EGU2020-784, updated on 12 Jun 2020
EGU General Assembly 2020
© Author(s) 2020. This work is distributed under
the Creative Commons Attribution 4.0 License.

Lamprophyres from Turiy Cape and Kandalaksha Devonian dykes (Kola peninsula, Russia) : petrography,geochemistry and mineral composition

Alexei Vozniak1, Lyudmila Sazonova2, and Anna Nosova1
Alexei Vozniak et al.
  • 1GEOKHI RAS, Moscow, Russian Federation (
  • 2Lomonosov Moscow State University,Geological, Petrology, Moscow, Russian Federation

Study of phenocryst and megacryst mineral associations of alkali rocks is the key to understanding an evolution and a source of the rocks.

In the Devonian Kola alkaline province (KAP) along with large mafic-ultramafic massifs there are several synchronous swarms of lamprophyre dykes. The dyke swarms occur mainly in the Kandalaksha graben. As suggest, their compositional diversity is caused by fractional crystallization and crustal contamination and a primary melt of lamprophyre was generated from a common source.  

We have studied two dykes of the Turiy Cape swarm and  the Kandalaksha swarm in the vicinity of the Kandalaksha town. The aim of  study was to determine the source of lamprophyre melts based on petrography, geochemistry and detailed investigation of clinopyroxene and olivine.

Two principal petrographical types: alkali lamprophyres (Cb-Anl monchiquite) and ultramafic lamprophyres (Cpx ailikites and mela-alikites) in the Kandalaksha swarm were observed. Alkali lamprophyres contain medium size (0.3 – 1 cm) phenocrysts of olivine, clinopyroxene, magnetite, phlogopite. A groundmass contains analcime, clinopyroxene, various amounts of carbonate (from 0 to 30-40 %), pyrite, apatite, ilmenite.

Ultramafic lamprophyres contain medium size (0.5 – 1 cm) phenocrysts of olivine, clinopyroxene, phlogopite and amphibole. A groundmass contains phlogopite, carbonate, apatite, clinopyroxene, garnet, titanite and opaque minerals.

The most important chemical features of the  alkali lamprophyres are undersaturation of SiO2 (31.04-40.54 wt%), high alkali contents (3.86 – 6.47 wt% K2O+Na2O) and their sodium specification (K2O/Na2O - 0.36-0.68), whereas ultramafic lamprophyres  have lower alkali contents (1.73-3.39 wt% K2O+Na2O), and potassium specification (K2O/Na2O -  1 -2.31). They also contain less SiO2 (27.73 – 34.11 wt%).

The Turiy Cape dykes are characterized by only a single petrographic type  - alkali lamprophyres (Cb-Anl and Ne-Anl monchiquites). They contain small and medium size (0.1 – 1 cm) phenocrysts of olivine, clinopyroxenes, amphiboles, magnetite, phlogopite. A groundmass contains analcime, nepheline, aegirine, phlogopite, garnet, perovskite, apatite and opaque minerals.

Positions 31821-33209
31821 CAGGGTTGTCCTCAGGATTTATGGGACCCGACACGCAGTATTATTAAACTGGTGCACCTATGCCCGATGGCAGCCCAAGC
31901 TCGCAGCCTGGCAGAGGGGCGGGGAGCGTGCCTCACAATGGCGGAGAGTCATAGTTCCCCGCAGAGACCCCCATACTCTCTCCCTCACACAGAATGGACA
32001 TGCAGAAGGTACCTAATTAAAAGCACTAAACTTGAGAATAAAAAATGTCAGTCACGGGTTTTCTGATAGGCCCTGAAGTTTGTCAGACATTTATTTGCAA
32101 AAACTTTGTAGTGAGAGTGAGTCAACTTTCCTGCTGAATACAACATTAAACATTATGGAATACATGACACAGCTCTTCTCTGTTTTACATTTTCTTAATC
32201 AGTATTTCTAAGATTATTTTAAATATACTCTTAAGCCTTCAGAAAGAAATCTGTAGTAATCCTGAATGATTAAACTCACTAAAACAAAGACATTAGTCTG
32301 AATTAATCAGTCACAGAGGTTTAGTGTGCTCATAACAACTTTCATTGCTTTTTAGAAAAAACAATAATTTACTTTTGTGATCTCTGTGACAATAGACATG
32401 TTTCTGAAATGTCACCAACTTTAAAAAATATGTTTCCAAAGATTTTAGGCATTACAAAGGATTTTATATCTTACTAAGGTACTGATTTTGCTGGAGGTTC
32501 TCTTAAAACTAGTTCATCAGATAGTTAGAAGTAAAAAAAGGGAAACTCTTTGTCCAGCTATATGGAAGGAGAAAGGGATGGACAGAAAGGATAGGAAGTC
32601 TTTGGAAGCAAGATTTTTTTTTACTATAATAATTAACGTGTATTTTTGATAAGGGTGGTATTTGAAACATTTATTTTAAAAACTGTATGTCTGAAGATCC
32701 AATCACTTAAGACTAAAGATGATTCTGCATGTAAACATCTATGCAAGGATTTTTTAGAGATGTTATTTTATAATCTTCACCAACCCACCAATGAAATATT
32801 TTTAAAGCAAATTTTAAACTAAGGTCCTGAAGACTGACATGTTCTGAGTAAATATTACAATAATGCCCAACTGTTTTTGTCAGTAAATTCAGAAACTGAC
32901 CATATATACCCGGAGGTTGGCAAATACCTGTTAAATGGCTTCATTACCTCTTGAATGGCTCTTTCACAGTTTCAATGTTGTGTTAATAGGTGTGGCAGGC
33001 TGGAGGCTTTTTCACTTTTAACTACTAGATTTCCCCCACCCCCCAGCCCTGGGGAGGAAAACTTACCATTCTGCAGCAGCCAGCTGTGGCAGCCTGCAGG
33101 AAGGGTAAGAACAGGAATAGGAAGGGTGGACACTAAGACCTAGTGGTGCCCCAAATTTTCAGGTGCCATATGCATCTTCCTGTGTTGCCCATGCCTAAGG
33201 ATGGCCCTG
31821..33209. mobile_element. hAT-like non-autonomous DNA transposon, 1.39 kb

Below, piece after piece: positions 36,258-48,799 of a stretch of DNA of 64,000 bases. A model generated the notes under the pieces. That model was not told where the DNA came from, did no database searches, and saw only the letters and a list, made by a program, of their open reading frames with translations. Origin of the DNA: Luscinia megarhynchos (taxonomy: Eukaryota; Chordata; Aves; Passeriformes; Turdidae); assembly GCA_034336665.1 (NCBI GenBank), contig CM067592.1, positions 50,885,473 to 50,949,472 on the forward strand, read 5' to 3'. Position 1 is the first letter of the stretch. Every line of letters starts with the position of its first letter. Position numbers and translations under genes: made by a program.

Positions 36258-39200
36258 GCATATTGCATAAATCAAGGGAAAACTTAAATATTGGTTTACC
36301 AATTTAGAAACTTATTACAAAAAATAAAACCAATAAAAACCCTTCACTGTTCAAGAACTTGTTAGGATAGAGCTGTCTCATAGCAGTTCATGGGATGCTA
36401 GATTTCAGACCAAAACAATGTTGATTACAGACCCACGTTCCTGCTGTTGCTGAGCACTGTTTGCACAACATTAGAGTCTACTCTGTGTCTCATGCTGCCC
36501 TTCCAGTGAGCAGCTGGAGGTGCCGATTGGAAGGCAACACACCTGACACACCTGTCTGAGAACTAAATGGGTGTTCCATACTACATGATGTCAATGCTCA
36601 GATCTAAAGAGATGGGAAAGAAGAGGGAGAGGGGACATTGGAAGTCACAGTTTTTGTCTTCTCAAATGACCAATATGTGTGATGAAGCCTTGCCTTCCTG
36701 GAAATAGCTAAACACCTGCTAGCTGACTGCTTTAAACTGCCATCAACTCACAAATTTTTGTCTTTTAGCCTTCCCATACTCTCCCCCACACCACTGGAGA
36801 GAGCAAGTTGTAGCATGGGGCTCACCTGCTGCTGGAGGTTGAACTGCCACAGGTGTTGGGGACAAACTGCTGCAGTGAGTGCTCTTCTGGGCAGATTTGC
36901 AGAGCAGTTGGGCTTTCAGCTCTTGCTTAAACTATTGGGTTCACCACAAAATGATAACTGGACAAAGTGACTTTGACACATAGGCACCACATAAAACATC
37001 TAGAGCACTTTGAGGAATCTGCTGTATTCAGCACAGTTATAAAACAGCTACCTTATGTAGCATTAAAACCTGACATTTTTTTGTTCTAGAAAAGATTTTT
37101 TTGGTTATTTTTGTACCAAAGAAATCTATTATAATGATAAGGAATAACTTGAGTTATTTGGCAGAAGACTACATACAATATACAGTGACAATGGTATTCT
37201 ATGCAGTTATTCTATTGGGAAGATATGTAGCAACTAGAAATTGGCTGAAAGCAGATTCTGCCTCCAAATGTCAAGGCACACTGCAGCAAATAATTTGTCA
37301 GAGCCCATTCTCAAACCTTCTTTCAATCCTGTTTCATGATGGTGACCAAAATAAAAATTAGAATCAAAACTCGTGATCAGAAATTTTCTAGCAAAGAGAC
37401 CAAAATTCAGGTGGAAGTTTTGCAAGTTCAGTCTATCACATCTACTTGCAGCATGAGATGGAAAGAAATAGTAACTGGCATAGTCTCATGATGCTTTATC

Rocks of the Turiy Cape dykes are SiO2 undersaturated (33.93 - 41.86 wt%), and contain extremely high alkalis (5.62-14.51 wt% K2O+Na2O) and all of them have sodium specification (0.11-0.68 K2O/Na2O).

The most primitive core of clinopyroxenes in the Kandalaksha dykes are high magnesian (#Mg – 0.76 – 0.87), low titanian (0,5 – 1,09 wt% TiO2) and contains chromium (0.1-1.1 wt% Cr2O3). The clinopyroxenes of the Tyriy Cape dykes have high magnesian core (#Mg 0.79-0.83, 1.48-2.05 wt% TiO2, 0.12-0.4 wt% Cr2O3).

Olivines in the Kandalaksha lamprophyres have more primitive composition in comparison with olivines from the Turiy Cape ones. The #Mg of Kandalaksha olivines varies from 0.84 to 0.87, nickel concentration varies from 1500 to 2500 ppm and the  #Mg of Turiy Cape olivines varies from 0.82 to 0.85, nickel concentration varies from 500 to 1000 ppm.  

Based on composition of primary minerals we suggest that compositional diversity of both dyke swarms were formed due to crystal fractionation processes. Though, the significant difference in chemistry of whole rocks and clinopyroxene and olivine composition do not support a common source for of the  Turiy Cape and Kandalaksha dykes.

This work was supported by the Russian Science Foundation under Grant No. 19-17-00024.


How to cite: Vozniak, A., Sazonova, L., and Nosova, A.: Lamprophyres from Turiy Cape and Kandalaksha Devonian dykes (Kola peninsula, Russia) : petrography,geochemistry and mineral composition, EGU General Assembly 2020, Online, 4–8 May 2020, EGU2020-784,, 2019

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